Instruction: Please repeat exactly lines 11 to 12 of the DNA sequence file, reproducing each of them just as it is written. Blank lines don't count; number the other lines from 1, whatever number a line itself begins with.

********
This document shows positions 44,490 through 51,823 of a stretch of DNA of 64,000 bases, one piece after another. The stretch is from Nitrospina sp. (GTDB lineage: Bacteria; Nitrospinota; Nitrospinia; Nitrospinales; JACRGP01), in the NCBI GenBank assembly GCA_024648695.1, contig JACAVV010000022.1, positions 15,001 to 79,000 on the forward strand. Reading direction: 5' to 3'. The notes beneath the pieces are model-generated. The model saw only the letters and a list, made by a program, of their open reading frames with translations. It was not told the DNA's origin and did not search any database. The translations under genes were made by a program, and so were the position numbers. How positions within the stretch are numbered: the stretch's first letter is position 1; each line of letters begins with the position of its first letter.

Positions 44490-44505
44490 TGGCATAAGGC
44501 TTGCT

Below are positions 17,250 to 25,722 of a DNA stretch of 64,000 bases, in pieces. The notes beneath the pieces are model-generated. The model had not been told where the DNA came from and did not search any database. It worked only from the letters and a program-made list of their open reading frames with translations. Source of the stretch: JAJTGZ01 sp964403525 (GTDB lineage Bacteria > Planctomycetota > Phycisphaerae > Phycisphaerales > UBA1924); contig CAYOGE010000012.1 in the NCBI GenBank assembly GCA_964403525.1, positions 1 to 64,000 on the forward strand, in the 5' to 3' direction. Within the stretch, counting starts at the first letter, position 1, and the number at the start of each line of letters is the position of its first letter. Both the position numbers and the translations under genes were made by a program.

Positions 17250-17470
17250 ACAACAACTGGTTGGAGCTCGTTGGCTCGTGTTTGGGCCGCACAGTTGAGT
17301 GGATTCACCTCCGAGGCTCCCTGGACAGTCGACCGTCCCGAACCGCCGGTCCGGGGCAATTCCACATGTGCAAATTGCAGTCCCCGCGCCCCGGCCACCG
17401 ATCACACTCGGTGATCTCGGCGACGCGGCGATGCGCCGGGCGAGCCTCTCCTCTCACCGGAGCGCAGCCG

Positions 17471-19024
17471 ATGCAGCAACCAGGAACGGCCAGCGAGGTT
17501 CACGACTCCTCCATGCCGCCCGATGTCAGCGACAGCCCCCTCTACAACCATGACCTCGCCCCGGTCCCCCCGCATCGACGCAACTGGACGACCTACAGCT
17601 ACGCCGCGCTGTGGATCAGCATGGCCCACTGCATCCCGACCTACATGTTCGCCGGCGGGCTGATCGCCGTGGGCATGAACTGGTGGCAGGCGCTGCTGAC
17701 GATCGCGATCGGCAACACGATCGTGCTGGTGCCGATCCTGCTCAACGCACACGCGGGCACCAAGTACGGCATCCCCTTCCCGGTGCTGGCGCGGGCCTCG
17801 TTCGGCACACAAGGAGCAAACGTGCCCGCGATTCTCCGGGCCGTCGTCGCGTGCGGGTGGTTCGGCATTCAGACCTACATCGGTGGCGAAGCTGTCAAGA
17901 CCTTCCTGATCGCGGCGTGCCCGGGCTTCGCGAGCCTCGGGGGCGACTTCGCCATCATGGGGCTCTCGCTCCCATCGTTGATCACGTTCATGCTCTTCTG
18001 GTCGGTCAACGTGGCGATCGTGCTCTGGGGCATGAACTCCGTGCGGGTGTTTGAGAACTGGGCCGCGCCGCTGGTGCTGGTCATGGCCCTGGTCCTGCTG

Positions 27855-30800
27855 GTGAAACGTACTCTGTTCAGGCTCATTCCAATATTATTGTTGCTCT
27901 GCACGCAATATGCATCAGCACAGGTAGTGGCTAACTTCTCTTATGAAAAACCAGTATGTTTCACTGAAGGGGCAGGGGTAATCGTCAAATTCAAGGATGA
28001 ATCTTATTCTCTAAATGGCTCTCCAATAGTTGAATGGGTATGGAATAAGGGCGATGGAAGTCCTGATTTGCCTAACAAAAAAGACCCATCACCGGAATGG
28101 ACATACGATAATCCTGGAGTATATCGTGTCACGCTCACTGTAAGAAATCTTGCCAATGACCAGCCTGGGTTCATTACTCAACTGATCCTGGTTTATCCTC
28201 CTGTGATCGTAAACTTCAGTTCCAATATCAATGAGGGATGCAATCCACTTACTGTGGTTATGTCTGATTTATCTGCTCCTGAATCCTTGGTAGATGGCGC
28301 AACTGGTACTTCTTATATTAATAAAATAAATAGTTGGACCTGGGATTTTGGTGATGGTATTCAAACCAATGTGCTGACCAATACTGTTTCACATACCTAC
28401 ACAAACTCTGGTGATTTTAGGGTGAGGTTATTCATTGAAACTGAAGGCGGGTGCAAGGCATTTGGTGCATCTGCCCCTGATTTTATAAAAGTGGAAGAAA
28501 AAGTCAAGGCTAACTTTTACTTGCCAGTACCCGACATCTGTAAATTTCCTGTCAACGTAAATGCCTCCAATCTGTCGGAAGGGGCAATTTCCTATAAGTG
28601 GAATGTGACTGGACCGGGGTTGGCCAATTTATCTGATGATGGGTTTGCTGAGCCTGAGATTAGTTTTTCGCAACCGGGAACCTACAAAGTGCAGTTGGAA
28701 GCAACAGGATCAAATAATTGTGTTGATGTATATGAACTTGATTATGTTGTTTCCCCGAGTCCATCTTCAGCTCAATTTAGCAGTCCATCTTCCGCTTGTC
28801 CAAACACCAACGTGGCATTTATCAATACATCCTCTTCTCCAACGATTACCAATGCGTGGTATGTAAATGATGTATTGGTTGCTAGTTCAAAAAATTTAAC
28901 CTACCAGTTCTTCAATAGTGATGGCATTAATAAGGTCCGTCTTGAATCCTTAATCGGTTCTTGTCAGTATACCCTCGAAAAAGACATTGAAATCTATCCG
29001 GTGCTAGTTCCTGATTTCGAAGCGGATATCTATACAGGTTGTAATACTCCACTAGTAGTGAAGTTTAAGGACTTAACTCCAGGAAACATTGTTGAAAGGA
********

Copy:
17471 ATGCAGCAACCAGGAACGGCCAGCGAGGTT
17501 CACGACTCCTCCATGCCGCCCGATGTCAGCGACAGCCCCCTCTACAACCATGACCTCGCCCCGGTCCCCCCGCATCGACGCAACTGGACGACCTACAGCT